Adaptive reward-related decision making often requires accurate and detailed representation of potential available rewards. Environmental reward-predictive stimuli can facilitate these representations, allowing one to infer which specific rewards might be available and choose accordingly. This process relies on encoded relationships between the cues and the sensory-specific details of the reward they predict. Here we interrogated the function of the basolateral amygdala (BLA) and its interaction with the lateral orbitofrontal cortex (lOFC) in the ability to learn such stimulus-outcome associations and use these memories to guide decision making. Using optical recording and inhibition approaches, Pavlovian cue-reward conditioning, and the outcome-selective Pavlovian-to-instrumental transfer (PIT) test in male rats, we found that the BLA is robustly activated at the time of stimulus-outcome learning and that this activity is necessary for sensory-specific stimulus-outcome memories to be encoded, so they can subsequently influence reward choices. Direct input from the lOFC was found to support the BLA in this function. Based on prior work, activity in BLA projections back to the lOFC was known to support the use of stimulus-outcome memories to influence decision making. By multiplexing optogenetic and chemogenetic inhibition we performed a serial circuit disconnection and found that the lOFCàBLA and BLAàlOFC pathways form a functional circuit regulating the encoding (lOFCàBLA) and subsequent use (BLAàlOFC) of the stimulus-dependent, sensory-specific reward memories that are critical for adaptive, appetitive decision making.
All data and code support the findings of this study are available from the corresponding author upon request and via Dryad (doi:10.5068/D1109S).
A bidirectional corticoamygdala circuit for the encoding and retrieval of detailed reward memoriesDryad Digital Repository, doi:10.5068/dryad.D1109S.
- Kate M Wassum
- Ana C Sias
The funders had no role in study design, data collection and interpretation, or the decision to submit the work for publication.
Animal experimentation: All procedures were conducted in accordance with the NIH Guide for the Care and Use of Laboratory Animals and were approved by the UCLA Institutional Animal Care and Use Committee.
- Naoshige Uchida, Harvard University, United States
© 2021, Sias et al.
This article is distributed under the terms of the Creative Commons Attribution License permitting unrestricted use and redistribution provided that the original author and source are credited.
The synchronization of canonical fast sleep spindle activity (12.5–16 Hz, adult-like) precisely during the slow oscillation (0.5–1 Hz) up peak is considered an essential feature of adult non-rapid eye movement sleep. However, there is little knowledge on how this well-known coalescence between slow oscillations and sleep spindles develops. Leveraging individualized detection of single events, we first provide a detailed cross-sectional characterization of age-specific patterns of slow and fast sleep spindles, slow oscillations, and their coupling in children and adolescents aged 5–6, 8–11, and 14–18 years, and an adult sample of 20- to 26-year-olds. Critically, based on this, we then investigated how spindle and slow oscillation maturity substantiate age-related differences in their precise orchestration. While the predominant type of fast spindles was development-specific in that it was still nested in a frequency range below the canonical fast spindle range for the majority of children, the well-known slow oscillation-spindle coupling pattern was evident for sleep spindles in the adult-like canonical fast spindle range in all four age groups—but notably less precise in children. To corroborate these findings, we linked personalized measures of fast spindle maturity, which indicate the similarity between the prevailing development-specific and adult-like canonical fast spindles, and slow oscillation maturity, which reflects the extent to which slow oscillations show frontal dominance, with individual slow oscillation-spindle coupling patterns. Importantly, we found that fast spindle maturity was uniquely associated with enhanced slow oscillation-spindle coupling strength and temporal precision across the four age groups. Taken together, our results suggest that the increasing ability to generate adult-like canonical fast sleep spindles actuates precise slow oscillation-spindle coupling patterns from childhood through adolescence and into young adulthood.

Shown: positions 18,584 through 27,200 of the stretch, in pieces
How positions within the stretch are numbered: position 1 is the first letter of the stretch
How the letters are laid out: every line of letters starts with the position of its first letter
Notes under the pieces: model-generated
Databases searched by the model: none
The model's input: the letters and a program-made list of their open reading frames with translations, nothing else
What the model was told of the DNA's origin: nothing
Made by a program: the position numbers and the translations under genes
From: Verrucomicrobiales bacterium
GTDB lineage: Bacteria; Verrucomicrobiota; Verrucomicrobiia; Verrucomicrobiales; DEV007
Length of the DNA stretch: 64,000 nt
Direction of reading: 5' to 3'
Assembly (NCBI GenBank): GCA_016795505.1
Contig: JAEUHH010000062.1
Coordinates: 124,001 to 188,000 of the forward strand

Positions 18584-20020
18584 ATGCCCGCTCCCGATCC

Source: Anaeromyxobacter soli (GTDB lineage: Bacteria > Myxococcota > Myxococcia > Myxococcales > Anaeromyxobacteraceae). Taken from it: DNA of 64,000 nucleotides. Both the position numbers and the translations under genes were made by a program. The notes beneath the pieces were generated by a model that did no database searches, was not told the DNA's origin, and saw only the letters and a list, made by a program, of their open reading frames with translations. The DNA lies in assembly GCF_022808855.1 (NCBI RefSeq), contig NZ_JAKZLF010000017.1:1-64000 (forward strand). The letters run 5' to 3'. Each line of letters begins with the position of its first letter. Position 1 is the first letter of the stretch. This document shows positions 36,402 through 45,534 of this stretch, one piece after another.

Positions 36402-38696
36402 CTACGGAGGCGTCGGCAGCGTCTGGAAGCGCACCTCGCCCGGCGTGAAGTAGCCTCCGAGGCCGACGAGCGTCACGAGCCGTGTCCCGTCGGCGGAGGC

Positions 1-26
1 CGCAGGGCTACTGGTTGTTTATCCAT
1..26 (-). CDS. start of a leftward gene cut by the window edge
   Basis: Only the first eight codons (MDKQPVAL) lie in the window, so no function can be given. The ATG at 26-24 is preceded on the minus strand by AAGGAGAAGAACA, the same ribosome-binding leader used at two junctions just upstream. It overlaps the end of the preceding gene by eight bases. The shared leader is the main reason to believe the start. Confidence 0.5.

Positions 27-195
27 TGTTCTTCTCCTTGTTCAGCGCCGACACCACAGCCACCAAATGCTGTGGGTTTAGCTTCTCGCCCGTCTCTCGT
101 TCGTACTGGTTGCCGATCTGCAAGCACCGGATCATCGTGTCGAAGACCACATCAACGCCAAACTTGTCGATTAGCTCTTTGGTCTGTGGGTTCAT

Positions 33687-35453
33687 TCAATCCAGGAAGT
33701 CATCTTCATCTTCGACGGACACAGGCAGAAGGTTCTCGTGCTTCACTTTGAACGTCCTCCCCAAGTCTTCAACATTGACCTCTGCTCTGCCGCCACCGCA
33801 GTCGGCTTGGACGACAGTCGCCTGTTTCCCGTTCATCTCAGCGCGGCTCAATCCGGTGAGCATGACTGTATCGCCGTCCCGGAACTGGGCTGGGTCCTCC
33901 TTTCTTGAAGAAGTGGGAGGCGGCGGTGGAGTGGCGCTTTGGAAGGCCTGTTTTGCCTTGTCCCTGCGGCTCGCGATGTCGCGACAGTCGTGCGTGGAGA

Transsynaptic viral vectors provide means to gain genetic access to neurons based on synaptic connectivity and are essential tools for the dissection of neural circuit function. Among them, the retrograde monosynaptic ΔG-Rabies has been widely used in neuroscience research. A recently developed engineered version of the ΔG-Rabies, the non-toxic self-inactivating (SiR) virus, allows the long term genetic manipulation of neural circuits. However, the high mutational rate of the rabies virus poses a risk that mutations targeting the key genetic regulatory element in the SiR genome could emerge and revert it to a canonical ΔG-Rabies. Such revertant mutations have recently been identified in a SiR batch. To address the origin, incidence and relevance of these mutations, we investigated the genomic stability of SiR in vitro and in vivo. We found that “revertant” mutations are rare and accumulate only when SiR is extensively amplified in vitro, particularly in suboptimal production cell lines that have insufficient levels of TEV protease activity. Moreover, we confirmed that SiR-CRE, unlike canonical ΔG-Rab-CRE or revertant-SiR-CRE, is non-toxic and that revertant mutations do not emerge in vivo during long-term experiments.